The Federalist Society

Bar Watch Bulletin February 15, 2005

House of Delegates Action, Religious Hospitals, Patent Rights

February 15, 2005

Today we report on Monday’s actions from the House of Delegates. A number of new positions were adopted as official policies of the ABA yesterday without any opposition. Only two issues reported upon in ABA Watch-patent rights and restrictions on Catholic health careproviders-generated any debate on the House floor.

PATENT RIGHTS

The Section of Intellectual Property offered Recommendation 102, urging the ABA to support “enactment of legislation providing that the right to a patent shall belong to the inventor who first files an application for a patent containing an adequate disclosure under 35 U.S.C. § 112 of the invention or, in the event of an assignment of rights, shall belong to the assignee thereof.” The IP Section urged the ABA to support “concomitant efforts to conclude international patent harmonization agreements that incorporate such principles.”

Ten years ago the House of Delegates considered a similar recommendation, though it was not adopted. Proponents of that resolution sought to revive the proposal because of increasing globalization of the world market, as well as changes in Congress. One supporter stated: "We are the only country in the world that has a first to invent system. A first to file system would permit the U.S. to play a harmonizing role throughout the world. This resolution will permit the ABA to play a leadership role."

In opposition, a delegate from New York State spoke out that his Section opposed this recommendation: "We don't want to credit those that win the race to the door first." He declared that the current system encouraged thinkers, not well-financed individuals who might have the resources to file for a patent quickly. With the proposed system, the inventor would lose his one-year grace period to file. The New York delegate also rejected the idea that the current system is costly and burdensome, stating, "Statistically, our current system encounters very low levels of litigation because there is no question of who invented what."

Another opponent of the recommendation stated that the proposal erodes principles of creativity. The resolution also was pegged as hampering business interests.

Another delegate, a patent attorney, stood in support of Recommendation 102, stating that the U.S. cannot go to the bargaining table with other countries because of our current system. He stated that patent law is territorially based, and because we have a global economy, our current system is hampered because of inefficiencies and redundancies. He alleged
that the grace period previously mentioned would in fact not be eliminated under the new proposed system. Another supporter contended that the resolution simplifies and reduces legal costs.

At this point, debate was halted. A vote was taken, and the resolution passed 277 to 121.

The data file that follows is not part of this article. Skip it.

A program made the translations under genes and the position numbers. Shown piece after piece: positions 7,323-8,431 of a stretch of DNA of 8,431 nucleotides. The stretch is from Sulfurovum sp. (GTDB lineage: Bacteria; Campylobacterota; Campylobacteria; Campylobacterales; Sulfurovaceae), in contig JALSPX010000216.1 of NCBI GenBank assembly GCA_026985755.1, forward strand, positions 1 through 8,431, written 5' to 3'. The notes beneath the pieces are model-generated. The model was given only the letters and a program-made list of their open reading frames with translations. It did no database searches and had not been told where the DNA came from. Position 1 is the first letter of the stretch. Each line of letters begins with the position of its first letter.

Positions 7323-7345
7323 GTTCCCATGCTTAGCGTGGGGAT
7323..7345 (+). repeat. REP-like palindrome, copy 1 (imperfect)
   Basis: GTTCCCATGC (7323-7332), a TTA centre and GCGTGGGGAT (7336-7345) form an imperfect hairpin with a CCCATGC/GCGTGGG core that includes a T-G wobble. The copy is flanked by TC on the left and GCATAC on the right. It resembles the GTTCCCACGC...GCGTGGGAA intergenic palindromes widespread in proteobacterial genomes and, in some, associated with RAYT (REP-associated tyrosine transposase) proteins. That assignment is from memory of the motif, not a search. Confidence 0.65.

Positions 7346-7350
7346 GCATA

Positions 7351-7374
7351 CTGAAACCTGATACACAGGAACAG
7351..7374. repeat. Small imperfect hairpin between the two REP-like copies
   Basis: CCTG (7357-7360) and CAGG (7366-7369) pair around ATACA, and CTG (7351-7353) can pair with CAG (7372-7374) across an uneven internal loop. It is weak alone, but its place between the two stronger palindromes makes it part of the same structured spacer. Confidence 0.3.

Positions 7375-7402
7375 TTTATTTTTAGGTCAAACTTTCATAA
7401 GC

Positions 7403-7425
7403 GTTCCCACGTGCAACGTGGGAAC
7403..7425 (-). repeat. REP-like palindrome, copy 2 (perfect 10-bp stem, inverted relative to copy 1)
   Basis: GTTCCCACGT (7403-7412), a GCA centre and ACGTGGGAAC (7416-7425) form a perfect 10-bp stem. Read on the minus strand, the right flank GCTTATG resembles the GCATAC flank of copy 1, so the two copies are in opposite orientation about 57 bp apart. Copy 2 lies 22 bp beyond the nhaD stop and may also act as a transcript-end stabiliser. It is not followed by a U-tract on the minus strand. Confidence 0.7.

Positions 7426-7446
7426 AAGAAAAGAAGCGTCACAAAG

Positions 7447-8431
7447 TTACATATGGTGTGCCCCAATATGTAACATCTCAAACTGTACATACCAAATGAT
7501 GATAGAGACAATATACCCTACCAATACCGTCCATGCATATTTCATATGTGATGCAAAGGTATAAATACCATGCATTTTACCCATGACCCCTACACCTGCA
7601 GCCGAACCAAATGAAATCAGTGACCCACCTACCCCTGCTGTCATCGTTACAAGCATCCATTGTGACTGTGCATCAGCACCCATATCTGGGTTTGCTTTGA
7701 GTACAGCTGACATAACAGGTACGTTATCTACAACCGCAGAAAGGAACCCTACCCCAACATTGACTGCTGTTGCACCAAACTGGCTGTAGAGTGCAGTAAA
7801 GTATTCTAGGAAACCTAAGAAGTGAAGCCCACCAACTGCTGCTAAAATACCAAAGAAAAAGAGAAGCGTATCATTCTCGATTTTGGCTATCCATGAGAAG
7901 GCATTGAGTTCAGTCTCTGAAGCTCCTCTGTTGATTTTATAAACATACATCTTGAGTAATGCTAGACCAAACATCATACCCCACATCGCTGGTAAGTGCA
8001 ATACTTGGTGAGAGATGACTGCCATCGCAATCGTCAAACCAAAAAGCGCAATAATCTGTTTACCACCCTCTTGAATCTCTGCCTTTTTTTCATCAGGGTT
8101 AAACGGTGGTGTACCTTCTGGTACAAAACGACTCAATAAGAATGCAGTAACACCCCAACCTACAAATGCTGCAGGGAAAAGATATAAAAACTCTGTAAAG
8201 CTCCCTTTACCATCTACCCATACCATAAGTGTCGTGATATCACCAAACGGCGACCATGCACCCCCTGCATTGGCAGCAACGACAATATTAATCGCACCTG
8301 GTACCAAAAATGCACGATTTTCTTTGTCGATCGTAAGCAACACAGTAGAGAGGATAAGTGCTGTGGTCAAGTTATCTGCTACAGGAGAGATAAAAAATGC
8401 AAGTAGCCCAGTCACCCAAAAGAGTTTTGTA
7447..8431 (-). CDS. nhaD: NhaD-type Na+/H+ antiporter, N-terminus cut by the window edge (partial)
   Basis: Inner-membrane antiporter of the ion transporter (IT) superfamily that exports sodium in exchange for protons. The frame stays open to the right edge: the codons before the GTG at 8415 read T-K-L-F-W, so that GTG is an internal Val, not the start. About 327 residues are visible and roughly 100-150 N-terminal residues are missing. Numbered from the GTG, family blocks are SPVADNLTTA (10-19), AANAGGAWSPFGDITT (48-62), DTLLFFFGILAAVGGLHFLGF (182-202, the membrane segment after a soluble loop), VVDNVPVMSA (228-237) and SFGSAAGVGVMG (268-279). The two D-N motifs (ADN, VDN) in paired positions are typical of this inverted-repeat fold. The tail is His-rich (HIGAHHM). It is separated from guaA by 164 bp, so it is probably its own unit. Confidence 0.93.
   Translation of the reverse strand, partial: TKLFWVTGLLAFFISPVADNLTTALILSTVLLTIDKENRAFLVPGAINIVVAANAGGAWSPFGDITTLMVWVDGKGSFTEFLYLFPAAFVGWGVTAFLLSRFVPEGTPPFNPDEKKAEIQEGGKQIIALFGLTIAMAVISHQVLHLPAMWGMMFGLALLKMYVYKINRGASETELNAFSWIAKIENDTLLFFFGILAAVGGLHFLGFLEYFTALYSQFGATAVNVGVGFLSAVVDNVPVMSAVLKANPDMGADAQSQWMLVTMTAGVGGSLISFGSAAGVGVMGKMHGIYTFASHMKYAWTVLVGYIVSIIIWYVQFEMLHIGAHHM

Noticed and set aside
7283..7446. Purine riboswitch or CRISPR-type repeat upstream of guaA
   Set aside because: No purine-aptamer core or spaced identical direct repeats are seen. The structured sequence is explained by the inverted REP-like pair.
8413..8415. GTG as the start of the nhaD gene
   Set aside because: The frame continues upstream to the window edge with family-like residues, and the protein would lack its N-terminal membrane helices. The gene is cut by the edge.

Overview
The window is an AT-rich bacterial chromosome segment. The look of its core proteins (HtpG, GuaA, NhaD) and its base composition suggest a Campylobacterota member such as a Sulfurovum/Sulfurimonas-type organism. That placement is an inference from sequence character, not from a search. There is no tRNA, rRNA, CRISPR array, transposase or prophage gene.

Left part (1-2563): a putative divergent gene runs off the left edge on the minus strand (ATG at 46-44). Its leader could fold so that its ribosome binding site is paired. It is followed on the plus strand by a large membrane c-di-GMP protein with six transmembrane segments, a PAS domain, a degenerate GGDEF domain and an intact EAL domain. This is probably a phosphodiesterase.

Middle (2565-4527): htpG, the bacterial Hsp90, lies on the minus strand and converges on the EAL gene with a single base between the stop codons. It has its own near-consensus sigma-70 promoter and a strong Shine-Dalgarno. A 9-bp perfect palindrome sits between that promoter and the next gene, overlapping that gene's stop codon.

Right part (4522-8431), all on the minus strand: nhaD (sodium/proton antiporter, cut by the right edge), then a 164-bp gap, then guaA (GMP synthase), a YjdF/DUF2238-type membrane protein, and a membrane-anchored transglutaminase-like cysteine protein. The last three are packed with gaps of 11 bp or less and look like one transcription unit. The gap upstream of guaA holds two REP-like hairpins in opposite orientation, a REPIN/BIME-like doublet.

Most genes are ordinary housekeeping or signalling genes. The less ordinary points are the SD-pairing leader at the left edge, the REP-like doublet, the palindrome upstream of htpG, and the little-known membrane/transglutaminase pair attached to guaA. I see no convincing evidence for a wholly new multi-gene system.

RELIGIOUS HOSPITALS

Recommendation 104, sponsored by the Individual Rights & Responsibilities Section and Health Law Section, opposed governmental actions and policies that they say interfere with patients' abilities to receive from their healthcare providers: (a) all of the relevant and medically accurate information necessary to fully informed healthcare decision-making; and (b) information with respect to their access to medically appropriate care.

The recommendation is very similar to a resolution offered by the IRR Section at the 2004 ABA Annual Meeting, which was withdrawn. That recommendation also cited the “importance of fully informed consent” and sought to promote existing ABA policies to protect the rights of all patients to access to federally funded family planning clinics in order “to receive counseling and referrals with respect to all medical options related to pregnancy.” Specifically, the recommendation singles out Catholic hospitals’ limitation of treatment alternatives such as sterilization, emergency contraception, and family planning.

Supporters contended that this recommendation supported patients’ rights to receive all relevant medical information in order to make good choices about care.

Michael Greco, the ABA’s president-elect, delivered remarks in support of this recommendation. He delivered a personal speech about how his daughter almost lost her spleen, citing the policies of a religious hospital. Only a second doctor, who told Greco to take her to another hospital, saved her. He stated that there should be "no government policy which restricts the rights of patients to receive critical medical information. We cannot have religious beliefs override the need of information for my girl." He continued: "the ABA cannot be a part of that type of censorship. The government has no place to interfere between patient and doctor with information. The ABA cannot condone it."

One delegate spoke in opposition of the recommendation. He characterized the resolution as a "wolf in sheep's clothing. It undermines religious organizations and attacks the right of conscience." He went on to state that this resolution forces religious hospitals to adhere to procedures contrary to their religiously held beliefs. He then quoted the Freedom of Religion Clauses. He went on to observe that while Presbyterians, Lutherans, Methodists, Baptists, and Catholics all provide important health care services for all people, "this provision bans plurality and respect for diversity. This is the wrong trek for the ABA to go down."

Most of the floor statements were in support of the recommendation. These comments included:

  • "The resolution also builds on existing ABA policy that opposes suppression of speech activities of government grantees, and that protects women's rights to make informed decisions about reproductive health and to access reproductive health services."
  • "In the past decade, the health care delivery arena has been altered by the rapid expansion of religiously-controlled hospital systems.”